An outbreak of an unknown illness at an elementary and middle school in Detroit is being looked at by public health officials following the death of a kindergartener.
On Wednesday, The Detroit Public Schools Community District announced that Marcus Garvey Academy “has experienced an unusually high rate of flu-like symptoms including student fevers and vomiting, namely at the early grade levels.”
According to Children’s Hospital of Michigan pediatrician Dr. Kevin Dazy, school outbreaks may still be sparked by the ongoing spread of respiratory infections, which typically peak in the winter.
He stated that the winter conditions Detroit is still experiencing this spring have caused children to spend more time inside.
“Sure, this is a little bit later in the season. By no means is it unheard of that we may see another wave of any viral respiratory illness,” Dazy said.
“When you’re in a confined area, such as a classroom, of course that can make one child very contagious to the other kids in the class.”
Although it is uncertain why the outbreak has not been identified yet, Dr. Dazy said doctors are less likely to test for respiratory viruses during off-peak seasons, which could delay diagnosis.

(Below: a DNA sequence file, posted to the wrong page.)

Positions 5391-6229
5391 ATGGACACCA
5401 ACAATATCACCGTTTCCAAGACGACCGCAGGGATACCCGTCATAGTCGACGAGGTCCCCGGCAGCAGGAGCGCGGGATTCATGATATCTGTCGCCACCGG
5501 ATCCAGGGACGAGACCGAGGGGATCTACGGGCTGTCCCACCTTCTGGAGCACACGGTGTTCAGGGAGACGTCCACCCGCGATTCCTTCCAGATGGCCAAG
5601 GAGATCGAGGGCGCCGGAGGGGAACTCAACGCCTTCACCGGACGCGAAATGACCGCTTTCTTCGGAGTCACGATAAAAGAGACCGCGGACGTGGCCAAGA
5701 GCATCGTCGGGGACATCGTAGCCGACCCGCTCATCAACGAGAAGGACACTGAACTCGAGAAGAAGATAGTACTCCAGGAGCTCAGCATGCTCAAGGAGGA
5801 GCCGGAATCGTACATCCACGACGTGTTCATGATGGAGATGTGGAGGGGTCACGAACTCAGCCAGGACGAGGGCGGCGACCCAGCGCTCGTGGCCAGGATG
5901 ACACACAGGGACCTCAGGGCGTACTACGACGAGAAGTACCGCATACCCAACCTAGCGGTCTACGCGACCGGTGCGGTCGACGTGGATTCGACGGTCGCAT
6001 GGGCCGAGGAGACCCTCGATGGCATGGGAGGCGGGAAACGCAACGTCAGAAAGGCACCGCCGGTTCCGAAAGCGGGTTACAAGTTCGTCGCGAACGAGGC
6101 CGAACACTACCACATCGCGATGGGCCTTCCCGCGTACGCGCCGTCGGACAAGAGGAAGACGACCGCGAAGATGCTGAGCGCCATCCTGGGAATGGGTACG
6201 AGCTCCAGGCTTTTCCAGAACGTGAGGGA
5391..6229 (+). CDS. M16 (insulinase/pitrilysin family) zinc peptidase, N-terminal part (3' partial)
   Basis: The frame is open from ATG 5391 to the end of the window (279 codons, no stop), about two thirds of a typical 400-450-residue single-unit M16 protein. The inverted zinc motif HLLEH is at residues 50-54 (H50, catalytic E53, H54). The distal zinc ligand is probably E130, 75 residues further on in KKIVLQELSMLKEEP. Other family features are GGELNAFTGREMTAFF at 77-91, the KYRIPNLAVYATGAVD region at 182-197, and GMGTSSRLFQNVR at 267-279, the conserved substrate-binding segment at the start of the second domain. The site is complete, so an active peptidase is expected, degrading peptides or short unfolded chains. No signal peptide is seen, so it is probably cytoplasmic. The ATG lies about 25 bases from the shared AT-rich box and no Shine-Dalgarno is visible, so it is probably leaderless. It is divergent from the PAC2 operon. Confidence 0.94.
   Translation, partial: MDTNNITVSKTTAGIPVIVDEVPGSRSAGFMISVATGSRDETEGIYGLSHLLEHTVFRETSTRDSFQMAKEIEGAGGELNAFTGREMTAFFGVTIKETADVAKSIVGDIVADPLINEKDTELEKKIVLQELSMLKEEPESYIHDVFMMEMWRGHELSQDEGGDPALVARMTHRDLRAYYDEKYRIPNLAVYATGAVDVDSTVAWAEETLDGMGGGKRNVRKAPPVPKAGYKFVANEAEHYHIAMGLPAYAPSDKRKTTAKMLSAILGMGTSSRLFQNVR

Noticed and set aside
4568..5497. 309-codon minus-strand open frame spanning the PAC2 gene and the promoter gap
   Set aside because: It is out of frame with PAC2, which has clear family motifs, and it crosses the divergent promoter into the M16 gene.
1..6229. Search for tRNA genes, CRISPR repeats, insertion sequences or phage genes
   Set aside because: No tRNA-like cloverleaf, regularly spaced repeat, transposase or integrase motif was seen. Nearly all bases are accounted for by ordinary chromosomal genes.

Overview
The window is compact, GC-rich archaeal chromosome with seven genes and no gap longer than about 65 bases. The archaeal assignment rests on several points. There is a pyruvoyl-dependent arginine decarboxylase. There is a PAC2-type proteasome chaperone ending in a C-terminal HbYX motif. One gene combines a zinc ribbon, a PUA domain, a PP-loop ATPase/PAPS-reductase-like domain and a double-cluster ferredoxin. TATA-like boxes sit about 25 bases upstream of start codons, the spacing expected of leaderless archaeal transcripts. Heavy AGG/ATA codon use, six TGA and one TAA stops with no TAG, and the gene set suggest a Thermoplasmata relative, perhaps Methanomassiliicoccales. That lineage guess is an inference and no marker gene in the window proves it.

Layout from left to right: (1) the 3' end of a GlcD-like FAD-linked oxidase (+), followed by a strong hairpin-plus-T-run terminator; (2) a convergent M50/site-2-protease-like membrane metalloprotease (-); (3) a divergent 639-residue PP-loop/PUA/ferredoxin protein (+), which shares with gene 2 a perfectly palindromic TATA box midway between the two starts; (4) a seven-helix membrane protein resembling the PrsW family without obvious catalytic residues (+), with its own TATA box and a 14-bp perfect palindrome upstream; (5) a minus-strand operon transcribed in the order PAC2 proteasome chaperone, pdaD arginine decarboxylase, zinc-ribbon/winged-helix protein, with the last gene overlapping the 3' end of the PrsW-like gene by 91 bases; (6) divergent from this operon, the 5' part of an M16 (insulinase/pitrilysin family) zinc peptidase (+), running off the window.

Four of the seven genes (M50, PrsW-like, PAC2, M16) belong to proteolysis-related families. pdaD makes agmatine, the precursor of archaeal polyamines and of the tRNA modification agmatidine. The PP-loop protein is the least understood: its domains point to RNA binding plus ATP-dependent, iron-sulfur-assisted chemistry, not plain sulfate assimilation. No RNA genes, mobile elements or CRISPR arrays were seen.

Earlier this week, a hand, foot, and mouth disease outbreak forced a Detroit daycare facility to close for deep cleaning.
As of Tuesday, 17 cases have been discovered at Focus: HOPE Center for Children. It is doubtful that the illness is connected to the Garvey Academy outbreak.
The daycare is also scheduled to open on Monday, May 8.
Droplets from coughs, sneezes, and contact with contaminated items or surfaces are the two main ways hand, foot, and mouth disease spreads. It frequently affects infants and kids under the age of five, and the typical symptoms are a skin rash, fever, and mouth sores.